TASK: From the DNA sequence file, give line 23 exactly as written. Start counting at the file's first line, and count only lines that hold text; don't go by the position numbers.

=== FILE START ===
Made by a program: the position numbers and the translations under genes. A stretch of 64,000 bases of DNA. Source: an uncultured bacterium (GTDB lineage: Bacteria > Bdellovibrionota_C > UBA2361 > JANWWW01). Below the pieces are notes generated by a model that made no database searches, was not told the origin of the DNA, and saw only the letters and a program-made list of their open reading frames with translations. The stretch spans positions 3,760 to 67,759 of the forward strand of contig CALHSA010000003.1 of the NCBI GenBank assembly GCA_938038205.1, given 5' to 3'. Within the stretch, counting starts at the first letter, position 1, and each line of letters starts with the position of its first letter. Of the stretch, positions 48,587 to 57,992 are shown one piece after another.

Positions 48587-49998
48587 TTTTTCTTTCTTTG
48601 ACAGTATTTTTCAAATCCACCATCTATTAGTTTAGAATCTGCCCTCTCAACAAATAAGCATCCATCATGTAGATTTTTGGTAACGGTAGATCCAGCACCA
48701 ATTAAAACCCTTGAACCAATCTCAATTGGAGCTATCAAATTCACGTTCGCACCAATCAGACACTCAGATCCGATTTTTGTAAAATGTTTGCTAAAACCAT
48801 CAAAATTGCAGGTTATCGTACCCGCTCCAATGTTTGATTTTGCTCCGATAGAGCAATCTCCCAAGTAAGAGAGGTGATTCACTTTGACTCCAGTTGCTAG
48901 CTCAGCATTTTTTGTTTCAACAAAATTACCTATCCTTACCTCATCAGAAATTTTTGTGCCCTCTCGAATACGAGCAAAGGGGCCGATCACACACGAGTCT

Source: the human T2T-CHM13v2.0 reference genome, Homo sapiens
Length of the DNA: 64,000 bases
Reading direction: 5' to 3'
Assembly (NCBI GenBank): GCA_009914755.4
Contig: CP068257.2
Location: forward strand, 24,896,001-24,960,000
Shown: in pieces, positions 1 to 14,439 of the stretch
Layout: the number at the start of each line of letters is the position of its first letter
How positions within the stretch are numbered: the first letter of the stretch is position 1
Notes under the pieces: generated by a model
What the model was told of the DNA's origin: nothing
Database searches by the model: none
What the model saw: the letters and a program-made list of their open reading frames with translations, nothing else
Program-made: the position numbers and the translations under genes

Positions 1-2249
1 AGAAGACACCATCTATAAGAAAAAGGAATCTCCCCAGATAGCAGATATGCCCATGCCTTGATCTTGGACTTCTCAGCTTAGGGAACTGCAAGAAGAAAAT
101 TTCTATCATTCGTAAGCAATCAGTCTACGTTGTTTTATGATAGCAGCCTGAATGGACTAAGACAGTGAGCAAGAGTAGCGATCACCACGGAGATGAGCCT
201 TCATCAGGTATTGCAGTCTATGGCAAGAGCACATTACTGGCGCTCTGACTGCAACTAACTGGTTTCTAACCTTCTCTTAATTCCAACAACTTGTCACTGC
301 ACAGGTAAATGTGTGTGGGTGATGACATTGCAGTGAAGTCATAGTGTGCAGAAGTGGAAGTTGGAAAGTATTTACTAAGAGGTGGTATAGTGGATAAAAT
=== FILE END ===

1 AGAAGACACCATCTATAAGAAAAAGGAATCTCCCCAGATAGCAGATATGCCCATGCCTTGATCTTGGACTTCTCAGCTTAGGGAACTGCAAGAAGAAAAT